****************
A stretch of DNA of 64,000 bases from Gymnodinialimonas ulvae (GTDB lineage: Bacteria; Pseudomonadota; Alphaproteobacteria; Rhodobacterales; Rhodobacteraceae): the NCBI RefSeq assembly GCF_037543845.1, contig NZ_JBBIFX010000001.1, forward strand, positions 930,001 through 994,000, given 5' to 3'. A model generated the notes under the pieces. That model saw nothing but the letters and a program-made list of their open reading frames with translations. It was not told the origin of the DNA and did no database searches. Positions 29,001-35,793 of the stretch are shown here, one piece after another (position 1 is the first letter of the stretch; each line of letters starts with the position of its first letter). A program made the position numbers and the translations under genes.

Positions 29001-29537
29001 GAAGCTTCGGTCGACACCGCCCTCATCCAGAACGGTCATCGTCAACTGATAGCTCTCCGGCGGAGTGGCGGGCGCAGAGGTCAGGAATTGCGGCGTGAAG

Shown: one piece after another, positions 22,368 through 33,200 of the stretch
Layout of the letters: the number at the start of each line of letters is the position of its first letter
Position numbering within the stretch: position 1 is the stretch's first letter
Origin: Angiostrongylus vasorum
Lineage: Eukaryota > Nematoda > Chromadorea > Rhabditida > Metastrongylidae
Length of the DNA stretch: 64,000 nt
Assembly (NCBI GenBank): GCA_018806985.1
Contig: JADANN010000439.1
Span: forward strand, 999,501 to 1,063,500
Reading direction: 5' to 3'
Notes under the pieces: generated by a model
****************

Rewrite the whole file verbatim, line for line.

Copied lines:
A stretch of DNA of 64,000 bases from Gymnodinialimonas ulvae (GTDB lineage: Bacteria; Pseudomonadota; Alphaproteobacteria; Rhodobacterales; Rhodobacteraceae): the NCBI RefSeq assembly GCF_037543845.1, contig NZ_JBBIFX010000001.1, forward strand, positions 930,001 through 994,000, given 5' to 3'. A model generated the notes under the pieces. That model saw nothing but the letters and a program-made list of their open reading frames with translations. It was not told the origin of the DNA and did no database searches. Positions 29,001-35,793 of the stretch are shown here, one piece after another (position 1 is the first letter of the stretch; each line of letters starts with the position of its first letter). A program made the position numbers and the translations under genes.

Positions 29001-29537
29001 GAAGCTTCGGTCGACACCGCCCTCATCCAGAACGGTCATCGTCAACTGATAGCTCTCCGGCGGAGTGGCGGGCGCAGAGGTCAGGAATTGCGGCGTGAAG

Shown: one piece after another, positions 22,368 through 33,200 of the stretch
Layout of the letters: the number at the start of each line of letters is the position of its first letter
Position numbering within the stretch: position 1 is the stretch's first letter
Origin: Angiostrongylus vasorum
Lineage: Eukaryota > Nematoda > Chromadorea > Rhabditida > Metastrongylidae
Length of the DNA stretch: 64,000 nt
Assembly (NCBI GenBank): GCA_018806985.1
Contig: JADANN010000439.1
Span: forward strand, 999,501 to 1,063,500
Reading direction: 5' to 3'
Notes under the pieces: generated by a model